PopUp Painting’s ‘artist of the week’ is Anish Kapoor.
Anish Kapoor (b. 1954) is a British-Indian sculptor known for his large scale sculptures and installations that distort space.
Kapoor was born in Bombay, but moved to London in the 1970’s to study art at Hornsey School of Art and later at Chelsea School of art and Design. While studying Anish Kapoor began making geometric and biomorphic sculptures made from stone, marble and plaster. The artist covered these forms in brightly coloured pigments which he had brought back from a trip to India. These early sculptures by the artist were recognised by art critics and the artist was included in the high profile exhibition ‘New Sculpture’ at the Hayward Gallery.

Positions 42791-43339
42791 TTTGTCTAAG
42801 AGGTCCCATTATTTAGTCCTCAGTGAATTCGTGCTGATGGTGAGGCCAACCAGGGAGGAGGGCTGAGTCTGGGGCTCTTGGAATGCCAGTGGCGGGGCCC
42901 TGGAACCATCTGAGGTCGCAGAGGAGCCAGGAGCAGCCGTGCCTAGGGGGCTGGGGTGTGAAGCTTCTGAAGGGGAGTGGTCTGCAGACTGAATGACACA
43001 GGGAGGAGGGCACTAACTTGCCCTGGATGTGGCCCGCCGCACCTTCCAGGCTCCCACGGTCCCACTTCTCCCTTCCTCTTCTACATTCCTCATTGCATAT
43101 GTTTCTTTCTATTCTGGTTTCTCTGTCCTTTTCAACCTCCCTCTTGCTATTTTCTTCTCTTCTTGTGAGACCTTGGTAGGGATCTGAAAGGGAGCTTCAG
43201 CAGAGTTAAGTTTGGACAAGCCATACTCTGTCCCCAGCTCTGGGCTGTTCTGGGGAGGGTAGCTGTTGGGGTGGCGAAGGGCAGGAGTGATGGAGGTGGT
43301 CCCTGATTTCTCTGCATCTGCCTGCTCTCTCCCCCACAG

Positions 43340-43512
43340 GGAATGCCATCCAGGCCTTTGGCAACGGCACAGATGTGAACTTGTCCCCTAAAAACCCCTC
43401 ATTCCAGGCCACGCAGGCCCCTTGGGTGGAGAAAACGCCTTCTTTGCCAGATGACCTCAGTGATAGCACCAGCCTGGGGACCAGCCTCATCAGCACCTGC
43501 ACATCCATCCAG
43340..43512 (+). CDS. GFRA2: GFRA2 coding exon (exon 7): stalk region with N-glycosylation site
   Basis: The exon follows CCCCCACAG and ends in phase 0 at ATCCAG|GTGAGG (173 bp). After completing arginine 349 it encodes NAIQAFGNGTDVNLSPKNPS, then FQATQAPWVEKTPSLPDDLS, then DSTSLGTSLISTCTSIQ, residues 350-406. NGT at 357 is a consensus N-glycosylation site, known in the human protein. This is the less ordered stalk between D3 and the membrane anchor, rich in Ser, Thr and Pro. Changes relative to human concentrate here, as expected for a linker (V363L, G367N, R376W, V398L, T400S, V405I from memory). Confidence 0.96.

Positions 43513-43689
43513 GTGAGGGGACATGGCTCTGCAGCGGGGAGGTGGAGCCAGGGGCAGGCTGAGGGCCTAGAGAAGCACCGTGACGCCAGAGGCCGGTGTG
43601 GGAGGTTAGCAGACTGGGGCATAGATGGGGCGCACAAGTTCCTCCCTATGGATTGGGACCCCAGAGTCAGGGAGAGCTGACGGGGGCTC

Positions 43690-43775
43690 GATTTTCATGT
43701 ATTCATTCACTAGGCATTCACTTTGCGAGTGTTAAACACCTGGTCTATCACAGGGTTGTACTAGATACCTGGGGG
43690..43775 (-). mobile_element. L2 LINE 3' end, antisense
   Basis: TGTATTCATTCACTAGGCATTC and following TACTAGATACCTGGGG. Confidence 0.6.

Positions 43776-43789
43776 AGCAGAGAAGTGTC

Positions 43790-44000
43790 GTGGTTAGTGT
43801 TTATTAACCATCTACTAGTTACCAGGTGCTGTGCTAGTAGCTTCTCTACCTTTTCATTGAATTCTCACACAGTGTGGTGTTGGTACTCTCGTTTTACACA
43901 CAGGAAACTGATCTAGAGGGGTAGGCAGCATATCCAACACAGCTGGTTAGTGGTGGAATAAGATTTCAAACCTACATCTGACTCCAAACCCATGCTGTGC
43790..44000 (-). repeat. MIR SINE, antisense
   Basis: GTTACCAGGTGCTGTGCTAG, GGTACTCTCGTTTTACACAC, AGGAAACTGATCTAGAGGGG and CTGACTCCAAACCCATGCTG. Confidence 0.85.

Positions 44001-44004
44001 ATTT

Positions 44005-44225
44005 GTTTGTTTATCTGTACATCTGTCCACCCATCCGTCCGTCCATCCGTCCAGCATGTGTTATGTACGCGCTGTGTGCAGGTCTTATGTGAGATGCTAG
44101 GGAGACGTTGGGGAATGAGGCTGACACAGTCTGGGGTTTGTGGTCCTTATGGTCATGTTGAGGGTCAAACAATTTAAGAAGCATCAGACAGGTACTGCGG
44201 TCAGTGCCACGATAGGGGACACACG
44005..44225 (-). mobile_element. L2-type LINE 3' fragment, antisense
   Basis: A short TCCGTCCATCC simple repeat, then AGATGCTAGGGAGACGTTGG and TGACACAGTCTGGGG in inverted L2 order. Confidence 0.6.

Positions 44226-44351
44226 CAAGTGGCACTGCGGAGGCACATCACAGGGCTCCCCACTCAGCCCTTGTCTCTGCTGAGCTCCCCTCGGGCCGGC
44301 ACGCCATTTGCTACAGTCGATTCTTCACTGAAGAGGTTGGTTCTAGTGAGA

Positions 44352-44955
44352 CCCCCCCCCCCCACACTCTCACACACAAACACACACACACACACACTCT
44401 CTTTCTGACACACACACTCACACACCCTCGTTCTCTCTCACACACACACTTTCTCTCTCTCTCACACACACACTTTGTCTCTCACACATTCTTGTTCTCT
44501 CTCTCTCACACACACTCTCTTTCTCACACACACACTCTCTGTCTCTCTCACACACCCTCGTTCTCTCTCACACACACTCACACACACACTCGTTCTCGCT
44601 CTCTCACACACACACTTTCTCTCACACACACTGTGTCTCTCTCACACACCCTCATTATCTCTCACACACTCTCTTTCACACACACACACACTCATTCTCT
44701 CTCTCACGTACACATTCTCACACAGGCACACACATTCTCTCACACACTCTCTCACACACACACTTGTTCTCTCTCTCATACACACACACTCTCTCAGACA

This recognition allowed the artist to become more ambitious with his work and by the late 1980’s and early 1990’s Kapoor was making large scale installations that played with space and our perception of it. In 1991 Kapoor won the Turner prize.
One reoccurring aspect of Kapoor’s work is the ‘Void’, where the artist creates sculptures and installations that seem to recede into the distance and distort the space around them. Much of Anish Kapoor’s work blurs the line between art and architecture, with the artist having created many large public commissions. Some his most notable public works include the ‘ArcelorMittal Orbit’ created for the 2012 London Olympics and ‘Cloud Gate’, fondly known as ‘The Bean’ in Chicago.
In 2009 the Anish Kapoor was the first living artist to have solo show at the Royal Academy of Arts.
In 2016 the artist controversially bought the rights to the blackest substance known to man, Vantablack, for use in his work.
Kapoor’s contributions to art have gained him a knighthood, an honorary Oxford degree and have given the artist the status as one of the most influential living artists of our time.